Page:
Can I buy Prof. Holding’s new popcorn?
No. Producing a new crop variety for farmers is a 7-10 year process. One of the key limitations is producing enough seed for farmers to plant. Right now, only a very limited amount of seed for these new popcorn lines exists and we need to use it both to study the effects on the human gut microbiome and produce larger amounts of seed for next year.
Is the Nebraska Food for Health Center only studying popcorn?
No. The Nebraska Food for Health Center collaborates with and supports research on a wide range of crops grown in Nebraska including corn, sorghum, dry beans, and millet.
Is the Nebraska Food for Health Center developing GMOs?
No. The Nebraska Food for Health Center and its associated plant breeders at the University of Nebraska use the same forms of plant breeding that have been employed around the world for centuries to select from naturally occurring genetic diversity in the crop plants we already eat. The center used advanced technologies to better understand the impact natural plant diversity can have on the human gut microbiome and human health which lets breeders learn which crop varieties have the potential to positively influence the health of the people who will ultimately eat those crops.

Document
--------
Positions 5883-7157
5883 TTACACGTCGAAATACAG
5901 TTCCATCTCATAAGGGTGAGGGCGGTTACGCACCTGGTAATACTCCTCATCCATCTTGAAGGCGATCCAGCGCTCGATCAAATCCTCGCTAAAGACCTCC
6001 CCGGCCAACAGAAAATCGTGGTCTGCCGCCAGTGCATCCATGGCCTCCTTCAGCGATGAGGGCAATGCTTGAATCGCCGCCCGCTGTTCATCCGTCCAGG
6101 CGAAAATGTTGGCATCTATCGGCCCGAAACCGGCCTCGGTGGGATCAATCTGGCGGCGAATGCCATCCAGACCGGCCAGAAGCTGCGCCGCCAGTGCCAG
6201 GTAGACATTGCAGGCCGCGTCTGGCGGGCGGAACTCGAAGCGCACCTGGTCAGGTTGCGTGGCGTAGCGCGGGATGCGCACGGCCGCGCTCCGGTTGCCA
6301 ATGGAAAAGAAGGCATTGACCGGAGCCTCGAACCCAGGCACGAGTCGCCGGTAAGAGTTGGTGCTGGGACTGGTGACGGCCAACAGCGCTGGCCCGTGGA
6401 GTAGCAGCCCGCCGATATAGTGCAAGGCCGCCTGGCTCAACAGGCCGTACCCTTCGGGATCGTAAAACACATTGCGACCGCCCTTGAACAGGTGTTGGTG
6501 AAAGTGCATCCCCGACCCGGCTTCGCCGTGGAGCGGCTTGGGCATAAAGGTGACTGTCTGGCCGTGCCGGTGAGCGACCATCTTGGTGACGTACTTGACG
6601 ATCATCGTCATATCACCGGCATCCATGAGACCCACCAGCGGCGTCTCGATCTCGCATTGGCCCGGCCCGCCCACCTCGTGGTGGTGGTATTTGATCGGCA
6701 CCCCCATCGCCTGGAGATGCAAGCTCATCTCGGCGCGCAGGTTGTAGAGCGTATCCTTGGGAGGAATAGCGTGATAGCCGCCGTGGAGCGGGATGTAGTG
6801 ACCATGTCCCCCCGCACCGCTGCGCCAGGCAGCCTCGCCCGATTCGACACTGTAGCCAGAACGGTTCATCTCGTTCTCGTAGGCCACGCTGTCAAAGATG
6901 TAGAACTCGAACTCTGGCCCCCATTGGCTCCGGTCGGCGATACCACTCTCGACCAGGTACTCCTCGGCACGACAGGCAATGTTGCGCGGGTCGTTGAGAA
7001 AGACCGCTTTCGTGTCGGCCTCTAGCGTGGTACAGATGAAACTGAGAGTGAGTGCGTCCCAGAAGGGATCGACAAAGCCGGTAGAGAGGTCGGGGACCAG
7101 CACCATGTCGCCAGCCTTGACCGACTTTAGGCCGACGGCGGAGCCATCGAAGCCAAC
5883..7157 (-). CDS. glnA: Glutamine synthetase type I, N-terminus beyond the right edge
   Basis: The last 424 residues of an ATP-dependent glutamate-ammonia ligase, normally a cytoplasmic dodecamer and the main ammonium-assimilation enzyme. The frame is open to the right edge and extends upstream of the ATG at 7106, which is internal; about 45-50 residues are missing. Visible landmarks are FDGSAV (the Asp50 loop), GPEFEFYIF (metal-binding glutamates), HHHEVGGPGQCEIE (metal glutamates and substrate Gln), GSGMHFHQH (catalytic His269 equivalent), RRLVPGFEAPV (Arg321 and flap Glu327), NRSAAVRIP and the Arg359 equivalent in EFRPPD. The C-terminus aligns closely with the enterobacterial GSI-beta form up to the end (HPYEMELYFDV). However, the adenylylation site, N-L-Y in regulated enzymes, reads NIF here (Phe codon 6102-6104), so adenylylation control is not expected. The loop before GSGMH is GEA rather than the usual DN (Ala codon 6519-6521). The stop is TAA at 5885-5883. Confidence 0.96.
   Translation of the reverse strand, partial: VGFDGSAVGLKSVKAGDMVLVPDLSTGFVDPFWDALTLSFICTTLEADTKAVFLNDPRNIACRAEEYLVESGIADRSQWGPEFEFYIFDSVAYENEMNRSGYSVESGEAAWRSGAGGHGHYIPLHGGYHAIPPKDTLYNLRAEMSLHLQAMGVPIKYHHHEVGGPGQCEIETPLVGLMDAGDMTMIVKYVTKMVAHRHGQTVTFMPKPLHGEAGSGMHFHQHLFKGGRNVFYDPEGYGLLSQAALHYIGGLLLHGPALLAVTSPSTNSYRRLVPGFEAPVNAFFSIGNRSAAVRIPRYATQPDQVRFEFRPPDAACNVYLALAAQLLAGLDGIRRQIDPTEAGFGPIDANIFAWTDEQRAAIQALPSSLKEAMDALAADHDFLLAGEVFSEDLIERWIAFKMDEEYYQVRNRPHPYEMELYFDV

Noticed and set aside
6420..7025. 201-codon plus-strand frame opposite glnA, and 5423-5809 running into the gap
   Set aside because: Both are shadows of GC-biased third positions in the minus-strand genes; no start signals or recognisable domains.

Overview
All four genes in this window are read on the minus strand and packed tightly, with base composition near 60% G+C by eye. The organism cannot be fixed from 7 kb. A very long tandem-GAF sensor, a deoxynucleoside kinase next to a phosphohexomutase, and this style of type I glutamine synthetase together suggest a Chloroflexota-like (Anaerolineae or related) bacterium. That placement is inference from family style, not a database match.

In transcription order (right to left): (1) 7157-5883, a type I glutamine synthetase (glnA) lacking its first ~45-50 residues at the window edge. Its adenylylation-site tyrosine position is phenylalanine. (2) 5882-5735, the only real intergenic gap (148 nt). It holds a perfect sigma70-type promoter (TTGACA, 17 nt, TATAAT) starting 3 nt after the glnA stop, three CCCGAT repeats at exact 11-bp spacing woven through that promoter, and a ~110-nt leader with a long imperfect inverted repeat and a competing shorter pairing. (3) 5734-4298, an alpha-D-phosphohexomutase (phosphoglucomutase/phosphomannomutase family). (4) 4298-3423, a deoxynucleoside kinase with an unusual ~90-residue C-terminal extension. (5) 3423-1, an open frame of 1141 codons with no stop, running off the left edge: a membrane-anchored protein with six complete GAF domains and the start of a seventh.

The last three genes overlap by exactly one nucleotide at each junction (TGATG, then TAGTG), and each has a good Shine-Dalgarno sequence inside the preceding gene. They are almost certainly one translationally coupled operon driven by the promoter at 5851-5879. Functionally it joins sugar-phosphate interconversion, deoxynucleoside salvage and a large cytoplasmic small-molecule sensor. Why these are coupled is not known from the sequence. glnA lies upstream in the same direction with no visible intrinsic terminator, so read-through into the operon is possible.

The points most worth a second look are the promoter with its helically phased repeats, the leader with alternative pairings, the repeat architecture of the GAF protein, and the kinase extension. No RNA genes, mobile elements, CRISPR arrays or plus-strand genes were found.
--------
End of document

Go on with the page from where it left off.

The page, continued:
I’m excited about the Nebraska Food for Health Center, how can I get involved?
You can visit the Nebraska Food for Health website and find opportunities to join our team. You can also donate to support the Nebraska Food for Health center’s mission developing new health promoting crops for Nebraska farmers and people who eat food (that means all of us).
About the Nebraska Food for Health Center
The Nebraska Food for Health Center was launched in 2016 with a $5M gift to the University of Nebraska and the mission to improve human health by linking agriculture and food production to wellness and disease prevention through microbiome research. Driven by the knowledge that our gut microbiome eats the same food as us, the Nebraska Food for Health Center links genetic variation in food crops with changes in the gut microbiome and ultimately changes in health outcomes for human beings.